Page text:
It seems that the metastatic idea of suffering became the Christian ethos.The violent image of the Cross and the Crucified permeated the “soul” of Christendom,as a permanent reminder of the horror of life.

    Other,albeit less lethal,manifestations deriving from a basic culture of suffering were the flagellants,the mortifications and all manner of refusal to live in this world.Death,in general,was desirable to many.

    Eventually,the suffering,pain and the gaze towards Heaven also resulted in achingly beautiful,sad music.

    • kylesmithTO March 13, 2023 at 1:09 pm

      Thank you, Gisele. In terms of chronology, at least insofar as the textual sources we have would suggest, the traditions about the deaths of the apostles postdate the Gospels, in some cases dramatically.

      • rickgill March 14, 2023 at 11:35 am

        judas denied jesus and so did peter. the women run away and say nothing to anyone. my question is, is the prophecy “you will be persecuted because of me” not about peter or judas , but about marks disciples who were probably under going persecution?

        when peter is in danger, he runs away. what good would this story be to marks audience? the only good i can think of is

        “have faith, dont be like peter who cannot face death willingly”

  7. Stephen March 13, 2023 at 11:38 pm

    What real evidence do we have that Peter or Paul were martyred? We have hints in Acts and the Didache. The early writers sound a lot like they don’t have any real idea what actually happened. I’ve always imagined Paul being carried off by cannibals in the wilds of Spain and Peter dying in his bed after a lifetime of telling stories about the good old days.

    • kylesmithTO March 14, 2023 at 12:07 pm

      Well, I suppose that depends upon what you’re willing to count as “real” evidence! We have a lot of traditions, which I personally find to be fascinating. David Eastman’s “The Many Deaths of Peter and Paul” (Oxford 2019) is an excellent read.

  8. curtiswolf69 March 15, 2023 at 10:45 pm

    Could an explanation for the martyred apostle stories be that there was an expectation of persecution if you followed Jesus? Example: Mark 13:9 – “You must be on your guard. You will be handed over to the local councils and flogged in the synagogues. On account of me you will stand before governors and kings as witnesses to them”. It may be that Jesus’ death was not “celebrated as a model for Christians to follow” as you wrote (though some like Ignatius may have been fine with it). But persecution even onto death was viewed as a real possibility for a Jesus follower. The stories just made the point that the persecution that Jesus predicted in Mark came true and Jesus’ disciples paid with their lives.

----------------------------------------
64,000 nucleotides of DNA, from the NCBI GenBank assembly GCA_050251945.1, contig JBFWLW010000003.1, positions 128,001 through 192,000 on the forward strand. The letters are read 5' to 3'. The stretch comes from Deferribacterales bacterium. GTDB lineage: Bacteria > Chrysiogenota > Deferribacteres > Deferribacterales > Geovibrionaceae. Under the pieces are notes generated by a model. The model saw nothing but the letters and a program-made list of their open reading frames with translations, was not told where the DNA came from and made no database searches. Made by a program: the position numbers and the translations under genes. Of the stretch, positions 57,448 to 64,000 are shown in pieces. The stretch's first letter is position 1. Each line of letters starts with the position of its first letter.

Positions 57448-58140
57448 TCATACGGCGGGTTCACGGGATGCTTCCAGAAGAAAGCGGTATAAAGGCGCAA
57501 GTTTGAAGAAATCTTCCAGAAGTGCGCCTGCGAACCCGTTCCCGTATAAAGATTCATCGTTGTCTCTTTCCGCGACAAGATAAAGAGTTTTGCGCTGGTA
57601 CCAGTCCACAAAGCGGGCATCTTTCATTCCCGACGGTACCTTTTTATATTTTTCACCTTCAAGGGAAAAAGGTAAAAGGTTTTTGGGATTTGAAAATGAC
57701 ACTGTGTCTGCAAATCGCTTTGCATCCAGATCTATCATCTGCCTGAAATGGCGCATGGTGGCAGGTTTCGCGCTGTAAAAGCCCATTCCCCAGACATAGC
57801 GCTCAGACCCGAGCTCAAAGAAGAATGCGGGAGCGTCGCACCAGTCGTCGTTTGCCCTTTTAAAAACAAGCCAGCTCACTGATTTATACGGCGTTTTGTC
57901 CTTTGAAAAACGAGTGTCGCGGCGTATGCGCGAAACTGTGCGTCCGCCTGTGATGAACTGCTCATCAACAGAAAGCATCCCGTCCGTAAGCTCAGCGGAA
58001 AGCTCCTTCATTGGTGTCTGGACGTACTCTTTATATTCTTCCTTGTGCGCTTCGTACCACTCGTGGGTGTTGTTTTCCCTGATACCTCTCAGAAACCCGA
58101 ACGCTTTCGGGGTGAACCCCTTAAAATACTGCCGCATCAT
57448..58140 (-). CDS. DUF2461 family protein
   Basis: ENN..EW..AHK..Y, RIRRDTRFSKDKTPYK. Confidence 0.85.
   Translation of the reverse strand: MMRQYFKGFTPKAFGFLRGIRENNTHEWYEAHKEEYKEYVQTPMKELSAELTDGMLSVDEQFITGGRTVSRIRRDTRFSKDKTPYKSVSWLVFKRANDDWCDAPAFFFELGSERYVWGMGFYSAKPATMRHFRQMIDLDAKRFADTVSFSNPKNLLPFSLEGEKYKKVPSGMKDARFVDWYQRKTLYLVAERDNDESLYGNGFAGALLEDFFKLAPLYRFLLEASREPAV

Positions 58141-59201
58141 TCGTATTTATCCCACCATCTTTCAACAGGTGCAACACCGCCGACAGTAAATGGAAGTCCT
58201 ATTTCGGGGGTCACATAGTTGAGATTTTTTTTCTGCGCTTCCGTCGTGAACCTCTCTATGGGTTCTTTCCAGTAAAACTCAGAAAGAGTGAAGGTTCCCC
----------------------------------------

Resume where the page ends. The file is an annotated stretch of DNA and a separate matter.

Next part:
9. thelad2 March 17, 2023 at 1:39 pm

    Thanks, Kyle. I’d like to expand on an earlier question asked by one of your readers: Why is it that so many historians (even Bart, I believe) are willing to credit the stories of Peter and Paul being martyred in Rome when the evidence we have for their two deaths is often no better than the evidence we have for the deaths of other Apostles? Frankly, there’s no good early evidence that Peter was ever in Rome.

    • kylesmithTO March 19, 2023 at 2:04 pm

      It’s a great question. Consider the means by which Peter is said to have been killed: on an inverted cross. The first we hear about that is from Eusebius of Caesarea, the fourth-century church historian, though Eusebius suggests that Origen of Alexandria (the third-century biblical exegete) may have mentioned it too. Even if Eusebius is right about Origen, that still means that the iconic means of Peter’s martyrdom isn’t first attested until nearly two centuries after the fact. Moreover, there is little agreement among our ancient sources about when (exactly) Peter and Paul were killed, whether they were killed on the same day (June 29), or even how and why they were killed. In fact, as David Eastman points out in his book “The Many Deaths of Peter and Paul,” the Acts of Peter doesn’t even say that Peter was killed because he was a follower of Christ. Rather, it was because he was going around Rome preaching sexual renunciation, most problematically to some of emperor Nero’s own concubines! In short, while it’s not outside the realm of possibility that both Peter and Paul could’ve been killed in Rome, you’re absolutely right that we just don’t have the evidence.